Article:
PODCAST: My Children! My Africa! The setting
Setting is the place and time where a story occurs. It is important to understand the setting of My Children! My Africa! to help you answer contextual questions in your literature exam. Listen to this podcast to get a clear understanding of the play's setting.
To listen to the podcast, visit the X-kit Achieve channel on iono.fm
My Children! My Africa! The setting
Welcome once again to Pearson South Africa’s podcast series on the Grade 12 X-kit Achieve My Children! My Africa! Study Guide.
Today we’ll be chatting about setting, that is, the time and place in which the play is set. Setting is important as it can establish the atmosphere or mood of a play.
My Children! My Africa! is set in South Africa in1984, when the fight against the apartheid government was intensifying. Many learners in townships were boycotting school as a protest against apartheid. The government sent white soldiers into townships to fight against anti-apartheid activists. There was widespread violence and sometimes crowds killed people who were accused of being spies for the Apartheid authorities.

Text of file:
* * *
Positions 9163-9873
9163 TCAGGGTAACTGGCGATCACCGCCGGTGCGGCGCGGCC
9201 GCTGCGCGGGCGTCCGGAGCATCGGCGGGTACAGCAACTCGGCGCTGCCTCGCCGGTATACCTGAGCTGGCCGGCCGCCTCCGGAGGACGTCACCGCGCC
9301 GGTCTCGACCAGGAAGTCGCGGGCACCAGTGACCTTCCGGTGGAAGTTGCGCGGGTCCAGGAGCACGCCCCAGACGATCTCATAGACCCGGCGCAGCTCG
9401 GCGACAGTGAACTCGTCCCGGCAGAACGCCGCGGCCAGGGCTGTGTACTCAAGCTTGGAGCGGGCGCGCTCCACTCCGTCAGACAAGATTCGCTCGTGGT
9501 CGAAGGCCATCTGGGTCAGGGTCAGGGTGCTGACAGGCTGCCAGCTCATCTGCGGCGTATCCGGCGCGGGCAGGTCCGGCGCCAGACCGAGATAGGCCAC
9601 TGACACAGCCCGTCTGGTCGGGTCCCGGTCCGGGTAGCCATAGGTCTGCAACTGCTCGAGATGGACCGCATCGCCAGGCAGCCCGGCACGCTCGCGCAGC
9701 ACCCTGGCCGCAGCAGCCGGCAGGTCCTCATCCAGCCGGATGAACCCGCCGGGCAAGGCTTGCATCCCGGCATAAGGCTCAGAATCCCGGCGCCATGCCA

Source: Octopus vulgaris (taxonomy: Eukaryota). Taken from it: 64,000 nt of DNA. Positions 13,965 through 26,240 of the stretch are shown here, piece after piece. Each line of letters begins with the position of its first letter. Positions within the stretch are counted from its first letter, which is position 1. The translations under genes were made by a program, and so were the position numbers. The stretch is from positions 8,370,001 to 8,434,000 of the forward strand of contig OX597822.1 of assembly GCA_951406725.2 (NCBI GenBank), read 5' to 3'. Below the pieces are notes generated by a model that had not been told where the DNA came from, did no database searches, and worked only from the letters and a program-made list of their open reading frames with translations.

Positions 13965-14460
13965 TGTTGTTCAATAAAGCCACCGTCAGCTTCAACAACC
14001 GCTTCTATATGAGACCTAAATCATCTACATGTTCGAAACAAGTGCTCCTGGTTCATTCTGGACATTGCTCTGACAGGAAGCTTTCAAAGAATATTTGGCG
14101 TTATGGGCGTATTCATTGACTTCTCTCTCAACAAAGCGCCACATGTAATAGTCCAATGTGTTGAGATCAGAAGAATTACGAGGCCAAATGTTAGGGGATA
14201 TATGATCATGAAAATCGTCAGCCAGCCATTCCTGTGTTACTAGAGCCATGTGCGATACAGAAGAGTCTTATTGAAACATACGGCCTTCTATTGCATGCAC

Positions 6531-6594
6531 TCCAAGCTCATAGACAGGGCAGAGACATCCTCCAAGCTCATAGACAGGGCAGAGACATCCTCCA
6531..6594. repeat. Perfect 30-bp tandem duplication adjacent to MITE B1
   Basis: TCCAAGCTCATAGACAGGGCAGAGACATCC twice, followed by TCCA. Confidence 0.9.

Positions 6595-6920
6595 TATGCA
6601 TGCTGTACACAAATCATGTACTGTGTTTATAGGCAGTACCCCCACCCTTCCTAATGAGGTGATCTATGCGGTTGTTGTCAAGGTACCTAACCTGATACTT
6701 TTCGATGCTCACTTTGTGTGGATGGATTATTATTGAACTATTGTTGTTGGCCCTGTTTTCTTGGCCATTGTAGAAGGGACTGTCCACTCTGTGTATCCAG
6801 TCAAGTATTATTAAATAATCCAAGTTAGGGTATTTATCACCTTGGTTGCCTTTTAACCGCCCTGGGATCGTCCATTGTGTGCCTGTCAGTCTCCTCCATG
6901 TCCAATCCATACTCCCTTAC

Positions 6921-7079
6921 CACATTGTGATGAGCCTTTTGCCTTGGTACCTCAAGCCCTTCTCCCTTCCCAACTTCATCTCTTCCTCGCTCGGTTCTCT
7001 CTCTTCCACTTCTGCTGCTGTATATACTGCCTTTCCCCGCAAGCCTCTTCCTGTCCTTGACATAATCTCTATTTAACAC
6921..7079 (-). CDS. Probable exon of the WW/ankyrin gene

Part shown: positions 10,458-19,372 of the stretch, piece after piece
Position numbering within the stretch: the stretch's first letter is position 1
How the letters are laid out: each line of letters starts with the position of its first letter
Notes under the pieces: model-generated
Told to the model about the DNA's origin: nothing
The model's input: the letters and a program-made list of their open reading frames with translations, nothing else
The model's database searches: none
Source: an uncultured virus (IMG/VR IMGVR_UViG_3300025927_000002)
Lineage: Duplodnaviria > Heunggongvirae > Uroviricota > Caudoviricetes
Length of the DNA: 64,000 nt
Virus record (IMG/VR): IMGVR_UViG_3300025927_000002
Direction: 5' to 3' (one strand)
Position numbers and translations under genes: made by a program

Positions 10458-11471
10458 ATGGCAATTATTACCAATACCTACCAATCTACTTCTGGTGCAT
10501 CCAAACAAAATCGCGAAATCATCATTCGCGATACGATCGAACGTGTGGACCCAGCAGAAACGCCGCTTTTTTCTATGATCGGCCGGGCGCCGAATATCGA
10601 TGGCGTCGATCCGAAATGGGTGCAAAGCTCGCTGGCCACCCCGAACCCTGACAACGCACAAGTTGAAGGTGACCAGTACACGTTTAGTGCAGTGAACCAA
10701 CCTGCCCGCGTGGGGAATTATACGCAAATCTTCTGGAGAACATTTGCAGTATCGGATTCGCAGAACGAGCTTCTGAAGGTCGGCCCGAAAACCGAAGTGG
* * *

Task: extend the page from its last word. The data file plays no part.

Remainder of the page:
Scenery, costumes and props or objects can help an audience to recognise the setting. For example, the opening scene of My Children! My Africa! is set in a place many of you will immediately recognise, a township school, called Zolile High. In the play the township is called Brakwater. In reality it is based on the township in Graaff-Reinet in the Eastern Cape. Graaff-Reinet is called Camdeboo in the play.
The main characters, Isabel and Thami, are in school uniforms. Certain props, for example, desks, the school bell, and a dictionary, tell the audience where they are. Fugard usually prefers a mostly bare stage with minimal furniture and props in order to suggest the harsh settings and situations so typical of his plays. Fugard relies mainly on words to provide details of his settings. For example, we get a picture of Brakwater through the impression that it makes on Isabel, the girl from the privileged ‘white’ town. For her Brakwater is an eyesore with stony tracks full of potholes, and tumble-down corrugated iron shacks, with dust and rubbish flying around in the wind. In contrast, the privileged side of town where she lives is filled with neatly restored houses and pretty gardens.
Later we get descriptions through the eyes of Mr M of the boycotts and riots taking place in Brakwater. There is a vivid word picture of what is happening: “Everywhere I went… overturned buses, looted bread vans, the Government offices … everything burning and the children dancing around, rattling boxes of matches and shouting Tshisa Qhumisa! … and then running for their lives when the armoured cars appeared…”
That’s all we have time for now. But please note, there is more about the importance of setting on pages 25 to 26 in your X-kit Achieve Study Guide.Thanks for listening and good luck for your studies.